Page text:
December 29, 2009

No Such Thing as "Healthy Obese"

I've been doing a lot of thinking about Science Writing.

Here is an example of great Scientific Journalism from (via Dr. Ves)
Study Debunks Notion of 'Healthy Obese' Man

The report concisely analyzes a new study in the journal Circulation, including the patient size and population (1800 Swedish men) and most importantly, context: ("starting at age 50 for an unusually long time, 30 years, recording those who have died of a heart attack or stroke.") Problems with previous studies did not track patients over an adequate period of time (in which patients were only followed for 15 years or less.)

The results:
the study found that over the 30-year period, the risk of cardiovascular disease was 63 percent higher in men of normal weight who had metabolic syndrome, compared to normal-weight men who did not have metabolic syndrome. It was 52 percent higher in overweight men without metabolic syndrome, 74 percent higher in overweight men with metabolic syndrome, 95 percent higher in obese men without metabolic syndrome and 155 percent higher in obese men with metabolic syndrome.

The only thing that this report fails to do is cite the original article, which I will do (along with an older one that is readily available on PubMed.)

Circulation. 2008 Jun 17;117(24):3057-9.
Healthy lifestyle: even if you are doing everything right, extra weight carries an excess risk of acute coronary events
Johan Ärnlöv, Erik Ingelsson, Johan Sundström, and Lars Lind
Impact of Body Mass Index and the Metabolic Syndrome on the Risk of Cardiovascular Disease and Death in Middle-Aged Men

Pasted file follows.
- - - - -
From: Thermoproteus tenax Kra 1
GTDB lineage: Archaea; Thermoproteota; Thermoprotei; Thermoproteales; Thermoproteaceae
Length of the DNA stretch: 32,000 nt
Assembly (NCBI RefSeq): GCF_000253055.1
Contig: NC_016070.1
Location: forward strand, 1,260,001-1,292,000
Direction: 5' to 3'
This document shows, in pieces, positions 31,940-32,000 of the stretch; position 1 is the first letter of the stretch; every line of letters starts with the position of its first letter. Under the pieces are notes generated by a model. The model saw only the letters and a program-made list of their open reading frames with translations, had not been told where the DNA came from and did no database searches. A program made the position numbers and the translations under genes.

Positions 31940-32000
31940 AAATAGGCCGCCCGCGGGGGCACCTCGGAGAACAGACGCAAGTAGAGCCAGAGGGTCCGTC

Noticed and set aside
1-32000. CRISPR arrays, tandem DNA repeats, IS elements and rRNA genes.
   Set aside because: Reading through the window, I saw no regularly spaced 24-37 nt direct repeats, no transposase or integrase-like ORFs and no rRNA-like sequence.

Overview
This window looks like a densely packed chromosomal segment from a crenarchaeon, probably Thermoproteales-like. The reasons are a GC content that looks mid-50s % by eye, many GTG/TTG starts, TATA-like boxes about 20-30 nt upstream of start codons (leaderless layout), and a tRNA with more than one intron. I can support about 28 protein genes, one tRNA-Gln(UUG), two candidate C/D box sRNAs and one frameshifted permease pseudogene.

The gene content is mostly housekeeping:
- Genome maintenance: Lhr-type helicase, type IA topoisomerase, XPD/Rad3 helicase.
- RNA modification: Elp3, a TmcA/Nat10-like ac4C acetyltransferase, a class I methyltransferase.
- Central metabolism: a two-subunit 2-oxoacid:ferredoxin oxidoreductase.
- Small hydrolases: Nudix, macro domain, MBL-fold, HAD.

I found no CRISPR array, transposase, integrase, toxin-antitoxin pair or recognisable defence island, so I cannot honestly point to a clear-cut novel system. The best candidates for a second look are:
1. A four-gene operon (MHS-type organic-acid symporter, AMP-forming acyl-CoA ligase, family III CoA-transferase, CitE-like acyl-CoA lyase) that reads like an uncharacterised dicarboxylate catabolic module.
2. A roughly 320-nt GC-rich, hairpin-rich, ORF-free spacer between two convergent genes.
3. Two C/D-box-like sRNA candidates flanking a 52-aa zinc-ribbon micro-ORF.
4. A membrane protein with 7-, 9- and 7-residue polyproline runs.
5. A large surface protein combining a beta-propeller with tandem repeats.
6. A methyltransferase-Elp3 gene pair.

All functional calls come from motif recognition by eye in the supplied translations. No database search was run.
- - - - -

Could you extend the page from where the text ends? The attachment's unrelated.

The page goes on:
Circulation, Dec 2009
Poirier P.


It's topical and relevant, especially in this holiday season :)

So what will I tell my patients?
If you are a middle-aged Swedish male with a pot-belly, high cholesterol, elevated blood sugars, and high blood pressure, you are doubling your risk for a cardiovascular event (1.74x for overweight, 2.55x for obese.) If you only have a pot-belly you ALSO increase your risk (1.52x for overweight, 1.95x for obese.)

This is likely even higher for other more at-risk populations.

December 21, 2009


This part was a real struggle for me, since I have never used podcasts before. I didn't even use iTunes before. After a lot of searching, I came across some fun podcasts.

My new podcast stream:


December 20, 2009


My blogging has dropped off, due to some new distractions.
I thought I'd share one of them, since it bears medical/educational relevance, in the same vein as Joshua Schwimmer of Efficient

Other apps recommended: "8 Medical iPhone Apps You Should Prescribe to your Health-Care Professional."

Medscape loads faster than Epocrates, but Epocrates is the go-to for medicine info.
Medcalc is a classic that I used a lot on my PDA, just like Eponyms.
Heme Calc also has formulas for nephrology, cardiology, gastroenterology and obstetrics -- I couldn't tell the difference between the other apps offered (so I went with the one with the prettiest color.)
Reach MD radio has streaming radio for medical professionals. Really good for a smattering of general medical topics.
PubMed on Tap: Joel Topf found this very helpful when he needed a citation to back up the statement he made that "the data doesn't support the common sense notion that contrast accelerates the loss of residual renal function."
Shots online and NEJM Image Challenge are two weblinks that I found worthwhile storing on my homepage.

Evernote is ever AWESOME. Especially when I found out that I could *Favorite* my handout on Acid-Base and EKG reading for quick access (local file, no repeat downloading necessary)
Google Reader and Twitter provide me with round-the-clock streaming data on the latest and greatest, by subscribing to some of the best, web-savvy, provocative and brilliant physicians!